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    Originally Posted by Noahtuck View Post
    Lossless for FLAC means it is COMPRESSED to a format and can then be UNCOMPRESSED to the original state without loss of original quality, NOT that you can listen to a FLAC file and it will be EXACTLY the same quality as the original UNCOMPRESSED source file.
    It is damn close, but NOT the same!!
    Learn the difference.
    Lossless means lossless. A format is either lossless or it isn't. There's no half-way house. You'll be telling people that letters and spaces go missing when you compress then uncompress a text file with WinZIP next. I suggest that you learn the difference between lossless and lossy before misleading others any further than you have already.

    Kind of like Using Winrar or Winzip, it can be uncompressed to it's original state.
    Exactly. So why are you saying the opposite above?

    Reminds me of people who say MP3's sound as good as original uncompressed audio.... Noobs who know it all
    If you consider the developers who've spent over 10 years developing and fine-tuning the LAME codec as well as the thousands of people who've been involved in its testing over that period who claim that, with the right settings, a well encoded MP3 will be transparent to around 99% of listeners with the vast majority of source material to be 'noobs who know it all', yes.
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  19. Member FulciLives's Avatar
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    There's a nice Windows Music program called MusicBee and it has a decent secure ripper built-in plus it's a great music management program plus you can use it to sync to Android devices etc. AND it is freeware.

    MusicBee website: http://getmusicbee.com/

    *** EDIT ***
    When I say it has a "decent" ripper I mean it probably isn't as good as using EAC (which is the king) but it's much simpler to use and it is a secure ripper and since the program is free and easy-to-use then I think it is a great choice for many people. Plus if the OP really just wants to rip to MP3 then he doesn't need the LOG/CUE that EAC makes anyway.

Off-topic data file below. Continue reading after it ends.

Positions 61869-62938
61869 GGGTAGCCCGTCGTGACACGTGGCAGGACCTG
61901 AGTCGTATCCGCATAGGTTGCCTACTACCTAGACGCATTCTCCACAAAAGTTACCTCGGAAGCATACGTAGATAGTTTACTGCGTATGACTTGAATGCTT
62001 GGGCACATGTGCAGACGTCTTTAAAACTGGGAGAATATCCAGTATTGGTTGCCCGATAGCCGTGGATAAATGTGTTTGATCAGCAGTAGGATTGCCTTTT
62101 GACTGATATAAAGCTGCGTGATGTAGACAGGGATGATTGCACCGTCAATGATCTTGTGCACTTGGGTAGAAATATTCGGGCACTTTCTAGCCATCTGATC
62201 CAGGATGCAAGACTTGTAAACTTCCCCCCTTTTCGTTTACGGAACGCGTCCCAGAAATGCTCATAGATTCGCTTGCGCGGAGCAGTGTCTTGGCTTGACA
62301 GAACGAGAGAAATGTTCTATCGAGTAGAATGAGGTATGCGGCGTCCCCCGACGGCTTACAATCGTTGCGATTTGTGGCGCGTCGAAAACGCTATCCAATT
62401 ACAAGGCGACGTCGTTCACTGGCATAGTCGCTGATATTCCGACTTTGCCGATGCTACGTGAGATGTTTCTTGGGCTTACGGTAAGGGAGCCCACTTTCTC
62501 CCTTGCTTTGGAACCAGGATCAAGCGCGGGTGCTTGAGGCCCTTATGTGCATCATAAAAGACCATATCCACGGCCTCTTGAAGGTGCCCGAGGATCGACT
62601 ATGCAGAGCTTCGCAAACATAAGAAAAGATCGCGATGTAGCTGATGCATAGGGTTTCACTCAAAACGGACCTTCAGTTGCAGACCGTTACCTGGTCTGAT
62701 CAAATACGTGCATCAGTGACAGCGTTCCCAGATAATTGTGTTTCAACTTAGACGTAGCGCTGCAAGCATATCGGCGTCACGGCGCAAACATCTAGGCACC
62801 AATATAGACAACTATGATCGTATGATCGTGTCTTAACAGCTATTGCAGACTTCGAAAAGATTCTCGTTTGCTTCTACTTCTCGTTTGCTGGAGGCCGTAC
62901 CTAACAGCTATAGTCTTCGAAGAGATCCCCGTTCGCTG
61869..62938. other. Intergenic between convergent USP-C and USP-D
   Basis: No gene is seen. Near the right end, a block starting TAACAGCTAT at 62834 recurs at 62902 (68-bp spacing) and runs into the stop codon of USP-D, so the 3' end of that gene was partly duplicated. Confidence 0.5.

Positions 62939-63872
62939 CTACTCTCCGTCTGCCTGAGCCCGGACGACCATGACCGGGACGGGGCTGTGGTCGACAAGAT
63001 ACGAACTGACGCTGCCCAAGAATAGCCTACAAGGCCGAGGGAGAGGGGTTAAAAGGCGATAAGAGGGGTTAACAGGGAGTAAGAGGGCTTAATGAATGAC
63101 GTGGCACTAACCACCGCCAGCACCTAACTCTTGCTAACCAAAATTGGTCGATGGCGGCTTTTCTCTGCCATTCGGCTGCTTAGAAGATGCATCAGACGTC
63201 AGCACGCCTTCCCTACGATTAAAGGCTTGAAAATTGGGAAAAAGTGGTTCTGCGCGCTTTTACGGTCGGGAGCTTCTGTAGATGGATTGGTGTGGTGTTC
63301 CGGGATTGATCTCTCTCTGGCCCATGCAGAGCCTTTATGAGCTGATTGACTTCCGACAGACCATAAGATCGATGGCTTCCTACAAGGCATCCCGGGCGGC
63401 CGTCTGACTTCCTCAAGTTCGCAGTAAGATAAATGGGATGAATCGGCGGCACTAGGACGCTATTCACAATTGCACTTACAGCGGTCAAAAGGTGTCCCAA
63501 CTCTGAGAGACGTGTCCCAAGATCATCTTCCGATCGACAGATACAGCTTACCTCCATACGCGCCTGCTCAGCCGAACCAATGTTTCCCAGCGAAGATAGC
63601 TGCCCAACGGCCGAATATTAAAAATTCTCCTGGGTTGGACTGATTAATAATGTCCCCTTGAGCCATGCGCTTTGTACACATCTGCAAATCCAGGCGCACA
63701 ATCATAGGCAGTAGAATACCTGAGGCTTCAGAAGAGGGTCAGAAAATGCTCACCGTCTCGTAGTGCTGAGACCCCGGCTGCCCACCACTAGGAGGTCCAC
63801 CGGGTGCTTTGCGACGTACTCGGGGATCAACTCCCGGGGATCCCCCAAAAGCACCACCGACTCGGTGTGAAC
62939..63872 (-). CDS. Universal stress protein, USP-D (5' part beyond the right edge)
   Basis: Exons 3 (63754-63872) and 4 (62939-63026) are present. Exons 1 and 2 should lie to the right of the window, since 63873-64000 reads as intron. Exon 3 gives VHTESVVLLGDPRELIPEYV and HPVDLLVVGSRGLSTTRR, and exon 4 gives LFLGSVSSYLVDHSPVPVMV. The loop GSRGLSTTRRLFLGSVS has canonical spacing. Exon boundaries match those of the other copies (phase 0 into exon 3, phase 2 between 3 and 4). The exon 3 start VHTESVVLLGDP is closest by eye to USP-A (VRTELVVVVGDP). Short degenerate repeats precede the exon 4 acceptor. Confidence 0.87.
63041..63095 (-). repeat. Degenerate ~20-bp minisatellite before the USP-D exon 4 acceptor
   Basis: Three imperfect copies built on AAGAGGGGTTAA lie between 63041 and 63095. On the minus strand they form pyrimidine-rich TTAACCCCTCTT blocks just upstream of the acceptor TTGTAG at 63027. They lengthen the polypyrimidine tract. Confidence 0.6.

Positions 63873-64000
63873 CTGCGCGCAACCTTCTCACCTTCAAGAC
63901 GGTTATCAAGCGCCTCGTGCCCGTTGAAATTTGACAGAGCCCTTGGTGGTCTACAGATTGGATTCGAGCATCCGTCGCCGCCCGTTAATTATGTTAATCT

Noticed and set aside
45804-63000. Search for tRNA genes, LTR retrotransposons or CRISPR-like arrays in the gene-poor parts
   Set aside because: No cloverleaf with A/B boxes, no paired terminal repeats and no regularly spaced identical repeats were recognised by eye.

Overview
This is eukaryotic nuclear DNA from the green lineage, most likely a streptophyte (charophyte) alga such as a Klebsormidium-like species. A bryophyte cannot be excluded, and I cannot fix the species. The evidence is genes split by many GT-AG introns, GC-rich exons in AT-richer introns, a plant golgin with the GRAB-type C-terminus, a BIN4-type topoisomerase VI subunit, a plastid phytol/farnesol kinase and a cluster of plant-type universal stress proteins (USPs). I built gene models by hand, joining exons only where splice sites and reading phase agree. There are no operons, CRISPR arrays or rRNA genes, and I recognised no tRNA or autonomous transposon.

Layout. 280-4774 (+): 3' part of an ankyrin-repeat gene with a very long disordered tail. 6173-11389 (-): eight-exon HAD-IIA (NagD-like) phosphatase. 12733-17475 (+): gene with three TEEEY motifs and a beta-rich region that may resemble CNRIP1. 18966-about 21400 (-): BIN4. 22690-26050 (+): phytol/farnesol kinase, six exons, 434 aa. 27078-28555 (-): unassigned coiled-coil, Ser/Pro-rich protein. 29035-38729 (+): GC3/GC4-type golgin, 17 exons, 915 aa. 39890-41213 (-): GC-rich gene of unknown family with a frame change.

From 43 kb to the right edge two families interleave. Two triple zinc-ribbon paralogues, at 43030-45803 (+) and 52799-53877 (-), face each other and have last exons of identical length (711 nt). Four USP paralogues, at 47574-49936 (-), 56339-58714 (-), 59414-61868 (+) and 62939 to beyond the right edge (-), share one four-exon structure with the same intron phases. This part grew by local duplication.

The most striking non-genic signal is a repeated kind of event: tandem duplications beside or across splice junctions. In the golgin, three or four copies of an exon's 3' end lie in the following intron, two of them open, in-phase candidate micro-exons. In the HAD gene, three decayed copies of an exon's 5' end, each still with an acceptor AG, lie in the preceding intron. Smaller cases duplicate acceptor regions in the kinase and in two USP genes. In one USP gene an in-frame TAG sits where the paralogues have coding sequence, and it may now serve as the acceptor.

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    freac uses the old cdex engine, just use that. I am curious about those who claim to hear a difference between wav & 320kbps stereo mp3 - are you listening through $50 grand speakers?
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  21. Originally Posted by Noahtuck View Post
    Lossless for FLAC means it is COMPRESSED to a format and can then be UNCOMPRESSED to the original state without loss of original quality, NOT that you can listen to a FLAC file and it will be EXACTLY the same quality as the original UNCOMPRESSED source file.
    Funniest thing I've read for a while...... it just goes to show some people will hear what they want to hear.
    Here's a thought. Take a wave file. Compress it using FLAC or another lossless format. Decompress the FLAC file back to wave again. Compare the two wave files. Feel free to show us the differences.
    If you're saying playing a FLAC file somehow changes the sound of the audio in some way, compared to playing the uncompressed audio directly, could you explain why? In what way would the FLAC version be decoded differently when playing it directly than when decoding it to a wave file first?
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    Noahtuck - I only have BD drives in my PC, which is how I found out about the EAC bug. I used to use EAC for ripping but when faced with rips taking 45+ minutes per CD, I did some research and found out about the bug. I switched to CDeX for ripping to get the times back to a realistic amount.

    The following article disagrees with your understanding of how FLAC works on playback.
    http://thewelltemperedcomputer.com/KB/WAV-FLAC.htm
    Scroll down about 40% to see the "What happens if you play FLAC?" section.
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  23. Member Noahtuck's Avatar
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    I am not even going to waste my time arguing with the clueless dipshit.
    MP3's can be made to sound as good as the original Uncompressed Audio.....

    That would be like saying, but they spent years to perfect compressing video to a 10th of the original quality but you can get it back and most people can not see (hear) the difference.

    The MP3 argument alone shows how clueless you are!